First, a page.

Misperceptions about the welfare state
Abstract: The welfare state is large and complex in modern societies. Its functioning is therefore difficult to grasp for citizens. Public support for the welfare state and public acceptance of its policies hinge on citizens’ perceptions – including their misperception – of the welfare state. The project focuses on the malleability of perceptions of the welfare state by implementing a randomized information intervention and to allow for a detailed analysis of heterogeneity in the population by combining data from a survey with register data. More specifically, we use an online survey from a representative sample of the adult Austrian voting population to elicit the effects of information interventions on the perception of factual characteristics, the perception of behavioral effects, and on fairness perceptions with a special emphasis on immigration- and health-related aspects of the welfare state. The combination of register and survey data allows us to provide a detailed picture of who knows and thinks what about the welfare state in Austria and whose perceptions can be swayed. We implement both positive and negative informational interventions to evaluate whether one-sided information campaigns can strengthen or undermine the support for the welfare state, and to study which groups in the voting population are most receptive to such information.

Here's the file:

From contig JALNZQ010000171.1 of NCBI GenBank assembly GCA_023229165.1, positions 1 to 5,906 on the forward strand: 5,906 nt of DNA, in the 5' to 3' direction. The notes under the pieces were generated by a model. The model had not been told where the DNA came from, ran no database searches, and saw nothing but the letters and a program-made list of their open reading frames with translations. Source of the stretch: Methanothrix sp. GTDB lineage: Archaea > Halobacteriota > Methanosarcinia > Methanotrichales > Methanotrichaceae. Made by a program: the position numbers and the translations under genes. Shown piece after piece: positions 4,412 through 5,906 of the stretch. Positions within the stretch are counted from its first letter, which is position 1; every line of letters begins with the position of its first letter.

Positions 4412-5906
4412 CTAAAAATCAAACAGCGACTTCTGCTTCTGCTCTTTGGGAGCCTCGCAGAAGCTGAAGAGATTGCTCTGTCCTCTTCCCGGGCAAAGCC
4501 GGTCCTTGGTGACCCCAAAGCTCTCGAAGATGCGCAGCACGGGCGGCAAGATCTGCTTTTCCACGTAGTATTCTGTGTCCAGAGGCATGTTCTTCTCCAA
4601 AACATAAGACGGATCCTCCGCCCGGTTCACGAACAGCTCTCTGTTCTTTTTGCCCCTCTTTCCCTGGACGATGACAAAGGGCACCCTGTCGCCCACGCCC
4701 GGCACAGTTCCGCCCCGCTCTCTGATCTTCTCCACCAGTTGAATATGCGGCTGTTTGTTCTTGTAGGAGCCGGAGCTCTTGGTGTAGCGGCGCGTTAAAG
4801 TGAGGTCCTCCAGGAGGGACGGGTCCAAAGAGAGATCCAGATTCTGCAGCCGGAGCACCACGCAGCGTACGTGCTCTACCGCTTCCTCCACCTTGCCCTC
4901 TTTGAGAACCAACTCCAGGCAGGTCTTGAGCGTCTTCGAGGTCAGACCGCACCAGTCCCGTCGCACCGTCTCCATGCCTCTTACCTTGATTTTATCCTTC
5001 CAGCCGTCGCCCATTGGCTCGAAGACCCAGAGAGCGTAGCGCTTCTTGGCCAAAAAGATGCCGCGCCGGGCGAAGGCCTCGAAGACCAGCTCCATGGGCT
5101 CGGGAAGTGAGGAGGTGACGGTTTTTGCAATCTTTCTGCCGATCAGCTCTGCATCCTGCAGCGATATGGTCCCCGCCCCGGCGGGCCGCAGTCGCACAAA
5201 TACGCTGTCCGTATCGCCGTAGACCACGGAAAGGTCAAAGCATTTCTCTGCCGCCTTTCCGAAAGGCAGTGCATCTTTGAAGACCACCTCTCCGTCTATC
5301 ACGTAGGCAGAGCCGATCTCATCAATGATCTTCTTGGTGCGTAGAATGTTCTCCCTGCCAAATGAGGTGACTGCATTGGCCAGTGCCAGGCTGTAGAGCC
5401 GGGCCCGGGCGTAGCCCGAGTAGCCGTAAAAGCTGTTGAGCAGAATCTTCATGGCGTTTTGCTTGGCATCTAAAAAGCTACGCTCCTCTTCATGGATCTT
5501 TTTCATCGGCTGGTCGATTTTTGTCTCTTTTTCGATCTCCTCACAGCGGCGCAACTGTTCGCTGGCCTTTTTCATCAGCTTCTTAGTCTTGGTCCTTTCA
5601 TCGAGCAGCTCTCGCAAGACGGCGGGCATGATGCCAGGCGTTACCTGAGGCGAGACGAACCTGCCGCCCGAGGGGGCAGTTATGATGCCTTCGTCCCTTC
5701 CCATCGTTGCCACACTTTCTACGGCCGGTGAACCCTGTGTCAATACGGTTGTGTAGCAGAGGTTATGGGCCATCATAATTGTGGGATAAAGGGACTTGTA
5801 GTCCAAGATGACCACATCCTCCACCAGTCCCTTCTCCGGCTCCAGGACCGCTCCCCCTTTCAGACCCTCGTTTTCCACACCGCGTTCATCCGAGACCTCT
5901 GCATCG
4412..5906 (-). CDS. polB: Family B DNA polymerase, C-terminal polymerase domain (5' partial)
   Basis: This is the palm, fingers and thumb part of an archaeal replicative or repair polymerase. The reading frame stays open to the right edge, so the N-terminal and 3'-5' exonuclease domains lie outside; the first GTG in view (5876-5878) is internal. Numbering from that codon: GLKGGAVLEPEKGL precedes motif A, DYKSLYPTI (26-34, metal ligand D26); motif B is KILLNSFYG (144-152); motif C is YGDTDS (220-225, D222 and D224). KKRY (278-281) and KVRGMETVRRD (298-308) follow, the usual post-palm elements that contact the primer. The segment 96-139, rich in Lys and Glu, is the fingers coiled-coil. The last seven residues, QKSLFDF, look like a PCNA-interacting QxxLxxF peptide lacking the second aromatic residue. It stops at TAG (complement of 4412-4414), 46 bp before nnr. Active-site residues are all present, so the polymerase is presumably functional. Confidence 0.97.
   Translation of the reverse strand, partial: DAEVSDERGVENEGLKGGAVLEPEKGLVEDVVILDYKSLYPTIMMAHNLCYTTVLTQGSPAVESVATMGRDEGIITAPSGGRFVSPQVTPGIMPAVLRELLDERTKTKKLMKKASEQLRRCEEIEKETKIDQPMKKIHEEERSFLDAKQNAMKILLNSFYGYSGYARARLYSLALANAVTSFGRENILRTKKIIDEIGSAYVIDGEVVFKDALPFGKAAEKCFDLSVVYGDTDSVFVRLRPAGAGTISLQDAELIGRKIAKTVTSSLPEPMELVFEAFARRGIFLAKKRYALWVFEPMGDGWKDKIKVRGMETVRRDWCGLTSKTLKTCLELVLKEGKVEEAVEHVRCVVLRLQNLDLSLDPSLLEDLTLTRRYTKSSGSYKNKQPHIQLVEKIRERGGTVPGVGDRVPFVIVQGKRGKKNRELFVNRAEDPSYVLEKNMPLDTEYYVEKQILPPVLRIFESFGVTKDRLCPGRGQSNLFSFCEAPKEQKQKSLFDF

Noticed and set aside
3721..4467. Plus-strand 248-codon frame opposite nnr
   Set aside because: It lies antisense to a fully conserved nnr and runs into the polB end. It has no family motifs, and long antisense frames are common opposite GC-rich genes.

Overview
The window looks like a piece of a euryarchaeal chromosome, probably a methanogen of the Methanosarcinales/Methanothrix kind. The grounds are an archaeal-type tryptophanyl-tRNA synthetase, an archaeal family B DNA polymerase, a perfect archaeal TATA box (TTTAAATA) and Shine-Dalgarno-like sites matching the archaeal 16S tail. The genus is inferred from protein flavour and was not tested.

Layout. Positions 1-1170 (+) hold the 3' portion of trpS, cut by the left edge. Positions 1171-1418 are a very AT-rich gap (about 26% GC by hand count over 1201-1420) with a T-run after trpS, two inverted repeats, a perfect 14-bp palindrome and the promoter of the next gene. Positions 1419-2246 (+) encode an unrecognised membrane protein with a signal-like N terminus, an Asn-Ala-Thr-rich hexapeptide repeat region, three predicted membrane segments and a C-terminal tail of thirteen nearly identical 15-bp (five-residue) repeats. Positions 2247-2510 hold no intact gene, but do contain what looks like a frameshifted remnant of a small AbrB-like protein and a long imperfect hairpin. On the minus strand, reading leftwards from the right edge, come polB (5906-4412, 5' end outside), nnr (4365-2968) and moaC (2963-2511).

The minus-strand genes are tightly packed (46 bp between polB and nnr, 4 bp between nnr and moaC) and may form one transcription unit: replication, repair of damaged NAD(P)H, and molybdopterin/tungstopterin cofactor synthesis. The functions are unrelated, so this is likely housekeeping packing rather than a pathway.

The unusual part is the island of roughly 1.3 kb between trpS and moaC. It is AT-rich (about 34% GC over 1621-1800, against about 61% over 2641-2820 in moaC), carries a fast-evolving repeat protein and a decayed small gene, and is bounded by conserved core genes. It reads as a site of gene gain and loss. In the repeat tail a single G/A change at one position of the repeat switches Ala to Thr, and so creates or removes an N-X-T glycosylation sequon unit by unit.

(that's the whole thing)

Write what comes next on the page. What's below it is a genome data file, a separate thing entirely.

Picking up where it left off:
(will be posted here)